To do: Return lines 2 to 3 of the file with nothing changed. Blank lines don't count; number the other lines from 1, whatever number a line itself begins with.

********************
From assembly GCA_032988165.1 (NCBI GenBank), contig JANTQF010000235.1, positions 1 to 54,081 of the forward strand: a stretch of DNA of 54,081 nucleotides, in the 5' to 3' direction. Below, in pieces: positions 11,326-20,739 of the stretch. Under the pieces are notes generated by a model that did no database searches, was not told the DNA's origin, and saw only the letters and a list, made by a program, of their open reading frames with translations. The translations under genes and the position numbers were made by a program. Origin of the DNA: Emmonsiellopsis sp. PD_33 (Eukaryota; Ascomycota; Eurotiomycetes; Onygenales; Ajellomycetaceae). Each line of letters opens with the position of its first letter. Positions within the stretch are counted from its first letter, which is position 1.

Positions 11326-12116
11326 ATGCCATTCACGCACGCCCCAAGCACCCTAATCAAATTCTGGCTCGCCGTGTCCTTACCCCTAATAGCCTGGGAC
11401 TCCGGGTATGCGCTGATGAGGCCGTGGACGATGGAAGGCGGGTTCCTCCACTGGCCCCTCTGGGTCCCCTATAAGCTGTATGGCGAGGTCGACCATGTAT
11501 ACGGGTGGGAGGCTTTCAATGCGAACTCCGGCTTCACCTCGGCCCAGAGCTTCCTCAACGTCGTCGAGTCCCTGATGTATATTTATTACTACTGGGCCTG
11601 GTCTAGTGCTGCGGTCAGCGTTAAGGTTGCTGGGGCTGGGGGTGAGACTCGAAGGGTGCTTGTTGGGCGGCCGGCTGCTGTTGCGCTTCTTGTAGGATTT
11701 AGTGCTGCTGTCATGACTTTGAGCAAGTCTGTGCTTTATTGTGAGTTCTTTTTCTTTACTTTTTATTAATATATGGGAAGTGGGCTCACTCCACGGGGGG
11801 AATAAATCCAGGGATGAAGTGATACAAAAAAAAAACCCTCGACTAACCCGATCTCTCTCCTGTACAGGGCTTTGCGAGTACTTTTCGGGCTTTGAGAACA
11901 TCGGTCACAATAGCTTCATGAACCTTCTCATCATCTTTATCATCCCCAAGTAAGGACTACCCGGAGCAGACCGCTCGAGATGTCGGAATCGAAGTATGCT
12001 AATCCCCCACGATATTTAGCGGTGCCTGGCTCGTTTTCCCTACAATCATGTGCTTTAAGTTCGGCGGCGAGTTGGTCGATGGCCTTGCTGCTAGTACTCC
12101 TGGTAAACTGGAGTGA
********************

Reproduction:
Positions 11326-12116
11326 ATGCCATTCACGCACGCCCCAAGCACCCTAATCAAATTCTGGCTCGCCGTGTCCTTACCCCTAATAGCCTGGGAC